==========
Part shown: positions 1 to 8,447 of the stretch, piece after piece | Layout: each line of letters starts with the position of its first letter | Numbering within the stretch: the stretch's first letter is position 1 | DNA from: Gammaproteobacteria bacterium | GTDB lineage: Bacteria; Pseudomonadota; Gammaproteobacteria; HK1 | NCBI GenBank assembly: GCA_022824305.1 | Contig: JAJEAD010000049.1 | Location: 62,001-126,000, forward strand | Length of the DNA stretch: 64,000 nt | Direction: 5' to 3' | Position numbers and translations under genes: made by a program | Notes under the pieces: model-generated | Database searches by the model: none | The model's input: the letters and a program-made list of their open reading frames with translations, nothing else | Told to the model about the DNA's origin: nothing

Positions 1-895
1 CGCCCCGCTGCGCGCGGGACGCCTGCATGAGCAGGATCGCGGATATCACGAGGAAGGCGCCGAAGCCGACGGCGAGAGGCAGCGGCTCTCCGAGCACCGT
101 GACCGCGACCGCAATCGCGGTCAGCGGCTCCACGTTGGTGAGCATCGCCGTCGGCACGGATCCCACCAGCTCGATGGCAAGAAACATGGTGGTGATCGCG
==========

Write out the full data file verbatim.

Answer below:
Part shown: positions 1 to 8,447 of the stretch, piece after piece | Layout: each line of letters starts with the position of its first letter | Numbering within the stretch: the stretch's first letter is position 1 | DNA from: Gammaproteobacteria bacterium | GTDB lineage: Bacteria; Pseudomonadota; Gammaproteobacteria; HK1 | NCBI GenBank assembly: GCA_022824305.1 | Contig: JAJEAD010000049.1 | Location: 62,001-126,000, forward strand | Length of the DNA stretch: 64,000 nt | Direction: 5' to 3' | Position numbers and translations under genes: made by a program | Notes under the pieces: model-generated | Database searches by the model: none | The model's input: the letters and a program-made list of their open reading frames with translations, nothing else | Told to the model about the DNA's origin: nothing

Positions 1-895
1 CGCCCCGCTGCGCGCGGGACGCCTGCATGAGCAGGATCGCGGATATCACGAGGAAGGCGCCGAAGCCGACGGCGAGAGGCAGCGGCTCTCCGAGCACCGT
101 GACCGCGACCGCAATCGCGGTCAGCGGCTCCACGTTGGTGAGCATCGCCGTCGGCACGGATCCCACCAGCTCGATGGCAAGAAACATGGTGGTGATCGCG